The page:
Which is (probably) not what you want. Even if you do want to be informed when developers are questioning the veracity of an issue, this questioning should probably not go into the Business Added section.

If you have a BA, get the BA to do this one-liner. If you're a small company who doesn't have a BA and the Project Manager is overworked or nonexistent, then you could ask Engineers to accomplish this BA-task in addition to their regular duties, but recognize that this is not ideal.


Does it make sense to ask engineers to put a Business Value Add section in each issue they work on?

No, not really, but you may want to do it anyway. Ideally, the person who asked for the feature should be able to clearly state what value it provides. Engineers aren't necessarily the best people to say why a feature should be implemented. In fact, they'll often be the ones questing why a thing is valuable. However, it is a great exercise for us software developers. It gets us thinking about value add.

Also, it just doesn't make sense to try to write value add statements about fixing bugs or technical debt. Maybe the tech debt, but most folks prefer a culture where you don't have to justify quality.

Does it make sense for anyone to write a business requirement section for each issue.. be it a BA or a PM etc?

Yes. It makes complete sense for a BA to write value add statements to a feature. If you have BAs at your org, they're the folks most in touch with your users and the business value.

In the general case, it makes a ton of sense to explicitly state the value of each item in your backlog. If the value can't be clearly stated, then the need to actually implement it is highly questionable. This practice will prevent you from wasting time on features no one needs and help you get the ones people do need right. I've experienced dozens of times someone asked for an implementation instead of a solution to a problem and we missed the mark because of it. Explicitly asking about the value makes it more likely the implementation will solve the real problem.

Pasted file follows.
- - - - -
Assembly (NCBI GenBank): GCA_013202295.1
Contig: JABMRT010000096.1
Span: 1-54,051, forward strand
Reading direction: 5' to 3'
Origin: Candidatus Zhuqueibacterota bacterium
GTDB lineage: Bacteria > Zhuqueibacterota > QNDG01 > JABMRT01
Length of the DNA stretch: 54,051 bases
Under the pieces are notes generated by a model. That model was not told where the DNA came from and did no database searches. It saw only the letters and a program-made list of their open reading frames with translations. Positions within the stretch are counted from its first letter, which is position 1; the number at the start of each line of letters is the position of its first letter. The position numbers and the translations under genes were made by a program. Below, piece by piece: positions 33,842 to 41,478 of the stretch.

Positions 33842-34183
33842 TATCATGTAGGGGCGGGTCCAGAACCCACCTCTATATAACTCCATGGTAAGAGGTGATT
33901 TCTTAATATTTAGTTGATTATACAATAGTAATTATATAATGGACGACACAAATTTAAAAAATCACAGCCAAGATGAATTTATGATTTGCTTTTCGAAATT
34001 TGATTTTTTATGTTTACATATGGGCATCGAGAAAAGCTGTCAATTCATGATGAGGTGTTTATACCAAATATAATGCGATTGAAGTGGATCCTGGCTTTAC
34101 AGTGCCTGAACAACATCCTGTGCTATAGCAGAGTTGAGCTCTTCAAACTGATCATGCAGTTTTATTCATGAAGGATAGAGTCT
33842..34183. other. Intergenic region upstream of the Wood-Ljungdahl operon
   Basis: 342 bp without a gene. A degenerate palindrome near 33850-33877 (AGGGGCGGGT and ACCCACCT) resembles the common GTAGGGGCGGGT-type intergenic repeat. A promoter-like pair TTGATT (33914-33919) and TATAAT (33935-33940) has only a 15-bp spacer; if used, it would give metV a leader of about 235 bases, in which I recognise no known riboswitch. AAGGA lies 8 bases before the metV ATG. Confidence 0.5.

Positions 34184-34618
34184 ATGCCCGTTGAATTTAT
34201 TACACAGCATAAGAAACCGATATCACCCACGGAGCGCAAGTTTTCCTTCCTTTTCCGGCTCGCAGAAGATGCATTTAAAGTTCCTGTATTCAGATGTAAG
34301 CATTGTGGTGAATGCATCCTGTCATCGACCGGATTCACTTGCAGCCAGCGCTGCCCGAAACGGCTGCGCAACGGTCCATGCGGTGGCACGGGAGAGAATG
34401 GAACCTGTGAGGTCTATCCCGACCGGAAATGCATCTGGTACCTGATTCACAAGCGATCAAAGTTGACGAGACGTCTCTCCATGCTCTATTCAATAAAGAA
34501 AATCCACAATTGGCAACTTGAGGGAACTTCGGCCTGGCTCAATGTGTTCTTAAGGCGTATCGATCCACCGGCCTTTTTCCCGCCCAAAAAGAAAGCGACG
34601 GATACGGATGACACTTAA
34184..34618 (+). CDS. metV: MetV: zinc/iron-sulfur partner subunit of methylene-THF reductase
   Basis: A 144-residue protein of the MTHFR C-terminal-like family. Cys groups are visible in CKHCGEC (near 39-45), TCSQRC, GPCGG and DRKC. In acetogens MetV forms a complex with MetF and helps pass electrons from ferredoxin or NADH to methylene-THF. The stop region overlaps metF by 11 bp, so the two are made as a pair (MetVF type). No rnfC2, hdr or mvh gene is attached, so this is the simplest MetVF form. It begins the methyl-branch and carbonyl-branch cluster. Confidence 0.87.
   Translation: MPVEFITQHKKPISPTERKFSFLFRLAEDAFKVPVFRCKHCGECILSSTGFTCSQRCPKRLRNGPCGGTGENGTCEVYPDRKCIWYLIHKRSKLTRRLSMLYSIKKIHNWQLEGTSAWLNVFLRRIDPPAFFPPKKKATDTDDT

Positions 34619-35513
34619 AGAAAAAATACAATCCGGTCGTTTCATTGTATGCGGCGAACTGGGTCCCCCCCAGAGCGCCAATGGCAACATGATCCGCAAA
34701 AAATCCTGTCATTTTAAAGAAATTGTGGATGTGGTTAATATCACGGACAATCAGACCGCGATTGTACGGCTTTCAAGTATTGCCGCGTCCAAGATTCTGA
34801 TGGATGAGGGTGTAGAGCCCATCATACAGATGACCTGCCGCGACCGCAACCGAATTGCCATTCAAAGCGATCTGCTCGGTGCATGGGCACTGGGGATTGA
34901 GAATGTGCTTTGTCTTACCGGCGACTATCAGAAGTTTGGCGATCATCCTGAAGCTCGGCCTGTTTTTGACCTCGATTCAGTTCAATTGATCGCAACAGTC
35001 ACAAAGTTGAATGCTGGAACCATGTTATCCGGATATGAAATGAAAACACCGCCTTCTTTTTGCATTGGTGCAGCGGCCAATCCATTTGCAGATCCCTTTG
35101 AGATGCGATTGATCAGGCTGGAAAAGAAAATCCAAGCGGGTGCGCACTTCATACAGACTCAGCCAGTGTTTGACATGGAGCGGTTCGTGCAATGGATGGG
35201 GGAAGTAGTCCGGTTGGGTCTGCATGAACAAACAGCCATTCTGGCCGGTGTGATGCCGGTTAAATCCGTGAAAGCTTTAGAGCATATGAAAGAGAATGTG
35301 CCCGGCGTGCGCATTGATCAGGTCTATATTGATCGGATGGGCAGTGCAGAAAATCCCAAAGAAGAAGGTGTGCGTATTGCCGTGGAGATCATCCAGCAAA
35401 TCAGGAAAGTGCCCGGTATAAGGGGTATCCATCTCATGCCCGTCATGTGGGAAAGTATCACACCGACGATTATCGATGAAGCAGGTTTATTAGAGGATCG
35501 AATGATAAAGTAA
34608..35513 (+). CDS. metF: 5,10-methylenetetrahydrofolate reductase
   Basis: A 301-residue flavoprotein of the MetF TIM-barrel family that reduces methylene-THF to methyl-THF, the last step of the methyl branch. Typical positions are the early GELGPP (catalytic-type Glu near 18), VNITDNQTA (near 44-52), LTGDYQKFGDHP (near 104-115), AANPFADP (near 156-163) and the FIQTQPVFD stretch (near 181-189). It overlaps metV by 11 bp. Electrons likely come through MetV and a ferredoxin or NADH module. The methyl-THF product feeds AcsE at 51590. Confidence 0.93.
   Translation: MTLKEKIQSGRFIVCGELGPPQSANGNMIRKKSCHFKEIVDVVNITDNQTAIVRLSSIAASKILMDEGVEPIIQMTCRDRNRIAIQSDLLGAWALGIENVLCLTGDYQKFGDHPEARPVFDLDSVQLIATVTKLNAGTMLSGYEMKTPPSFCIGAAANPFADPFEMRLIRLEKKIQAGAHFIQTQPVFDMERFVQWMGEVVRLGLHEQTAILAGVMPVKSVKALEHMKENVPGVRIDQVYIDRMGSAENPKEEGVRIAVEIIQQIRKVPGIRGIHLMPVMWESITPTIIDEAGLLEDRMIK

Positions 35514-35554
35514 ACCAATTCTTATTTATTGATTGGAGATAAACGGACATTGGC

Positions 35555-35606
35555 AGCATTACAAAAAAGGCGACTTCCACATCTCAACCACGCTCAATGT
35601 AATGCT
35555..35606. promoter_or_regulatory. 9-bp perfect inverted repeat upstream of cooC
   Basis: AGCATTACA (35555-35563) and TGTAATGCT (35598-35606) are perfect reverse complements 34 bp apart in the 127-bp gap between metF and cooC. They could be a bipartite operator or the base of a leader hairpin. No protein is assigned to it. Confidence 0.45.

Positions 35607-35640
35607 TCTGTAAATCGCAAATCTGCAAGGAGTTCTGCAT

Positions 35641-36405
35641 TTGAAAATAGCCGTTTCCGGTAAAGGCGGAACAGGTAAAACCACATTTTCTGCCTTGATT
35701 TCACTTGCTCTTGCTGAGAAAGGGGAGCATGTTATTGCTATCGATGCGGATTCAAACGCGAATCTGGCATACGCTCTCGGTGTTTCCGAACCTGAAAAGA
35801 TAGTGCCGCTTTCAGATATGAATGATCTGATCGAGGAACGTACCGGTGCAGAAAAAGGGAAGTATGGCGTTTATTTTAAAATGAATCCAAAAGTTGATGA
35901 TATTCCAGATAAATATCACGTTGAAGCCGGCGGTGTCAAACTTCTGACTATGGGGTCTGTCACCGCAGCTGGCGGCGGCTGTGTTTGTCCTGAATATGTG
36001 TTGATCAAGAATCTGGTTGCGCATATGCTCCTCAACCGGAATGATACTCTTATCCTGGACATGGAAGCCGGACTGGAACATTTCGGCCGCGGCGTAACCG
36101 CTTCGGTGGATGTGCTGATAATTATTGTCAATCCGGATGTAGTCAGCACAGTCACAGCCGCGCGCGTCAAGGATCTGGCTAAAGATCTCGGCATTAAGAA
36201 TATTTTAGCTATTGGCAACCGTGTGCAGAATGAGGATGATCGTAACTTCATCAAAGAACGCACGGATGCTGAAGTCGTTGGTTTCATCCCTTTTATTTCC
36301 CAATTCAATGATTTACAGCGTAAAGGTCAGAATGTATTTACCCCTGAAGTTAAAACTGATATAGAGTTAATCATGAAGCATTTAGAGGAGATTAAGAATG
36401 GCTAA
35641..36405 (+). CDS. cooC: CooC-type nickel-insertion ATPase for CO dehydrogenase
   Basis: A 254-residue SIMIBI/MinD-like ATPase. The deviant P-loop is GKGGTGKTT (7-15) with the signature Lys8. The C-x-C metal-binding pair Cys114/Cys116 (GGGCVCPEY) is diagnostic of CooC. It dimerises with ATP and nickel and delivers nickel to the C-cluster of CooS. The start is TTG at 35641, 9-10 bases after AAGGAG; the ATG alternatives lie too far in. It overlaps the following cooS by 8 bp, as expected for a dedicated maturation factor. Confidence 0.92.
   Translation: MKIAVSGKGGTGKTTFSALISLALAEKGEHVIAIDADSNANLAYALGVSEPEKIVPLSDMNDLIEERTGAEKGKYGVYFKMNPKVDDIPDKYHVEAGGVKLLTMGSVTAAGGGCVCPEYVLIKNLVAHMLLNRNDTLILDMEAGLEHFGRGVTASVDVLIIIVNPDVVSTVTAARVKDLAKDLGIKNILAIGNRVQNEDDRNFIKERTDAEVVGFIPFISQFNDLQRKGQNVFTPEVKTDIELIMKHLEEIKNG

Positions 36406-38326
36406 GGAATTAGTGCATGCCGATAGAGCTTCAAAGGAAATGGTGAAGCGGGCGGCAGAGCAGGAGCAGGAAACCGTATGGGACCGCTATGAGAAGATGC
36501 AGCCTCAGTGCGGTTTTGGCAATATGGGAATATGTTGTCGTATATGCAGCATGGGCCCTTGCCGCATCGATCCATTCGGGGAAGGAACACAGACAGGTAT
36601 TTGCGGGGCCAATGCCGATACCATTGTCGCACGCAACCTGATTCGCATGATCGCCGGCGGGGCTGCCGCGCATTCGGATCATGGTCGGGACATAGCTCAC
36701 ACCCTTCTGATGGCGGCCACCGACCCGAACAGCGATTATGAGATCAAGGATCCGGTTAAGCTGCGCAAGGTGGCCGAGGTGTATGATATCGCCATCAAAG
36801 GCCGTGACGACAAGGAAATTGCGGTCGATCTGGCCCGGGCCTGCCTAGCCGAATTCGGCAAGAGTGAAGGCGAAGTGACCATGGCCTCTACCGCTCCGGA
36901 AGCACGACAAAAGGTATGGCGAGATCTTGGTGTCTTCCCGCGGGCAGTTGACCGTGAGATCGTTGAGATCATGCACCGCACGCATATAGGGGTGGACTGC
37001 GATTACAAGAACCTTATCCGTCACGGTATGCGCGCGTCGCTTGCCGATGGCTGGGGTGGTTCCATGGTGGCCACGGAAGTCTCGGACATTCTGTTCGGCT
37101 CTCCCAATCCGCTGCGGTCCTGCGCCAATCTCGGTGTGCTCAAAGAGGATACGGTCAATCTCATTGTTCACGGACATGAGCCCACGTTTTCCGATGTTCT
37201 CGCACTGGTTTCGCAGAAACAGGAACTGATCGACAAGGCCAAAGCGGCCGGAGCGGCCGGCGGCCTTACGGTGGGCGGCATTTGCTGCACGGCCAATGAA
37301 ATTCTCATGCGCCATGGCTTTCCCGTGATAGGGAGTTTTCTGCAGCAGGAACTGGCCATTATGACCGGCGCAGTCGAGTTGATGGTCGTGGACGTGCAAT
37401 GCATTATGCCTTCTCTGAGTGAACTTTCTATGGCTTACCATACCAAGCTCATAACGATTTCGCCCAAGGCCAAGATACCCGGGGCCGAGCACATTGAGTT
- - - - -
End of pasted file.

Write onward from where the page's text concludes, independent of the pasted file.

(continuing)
• updated question – abbood Mar 9 '17 at 11:42

This would make sense if the engineers were deciding which issues to work on, rather than being told what to work on. If the engineers are deciding what to do, they should be able to concisely explain why. If someone else is telling them what to do, that's the person who is in the best position to explain the business value that caused them to assign that work.

The instruction that the engineers should write them, and consult their PM if they aren't sure how, sounds interestingly as if part of the goal is to get the engineers to be able to think in terms of business value, which is something that happens more naturally in agile development when devs are presented with user stories that include business value.

and it shows "business requirements" as high level business objectives that belong in the vision and scope document, rather than "functional requirements specification" doc.

But functional requirements should trace to business requirements.


This is not a job for the engineer or developer.

If you don' have BA's in your organization then whoever is receiving the project from the customer (project manager, account manager, sales) should be working with the client to clearly define the business case, user stories and acceptance criteria for the issue. You may have a common business case across multiple issues, but each has user stories and acceptance criteria specific to the issue.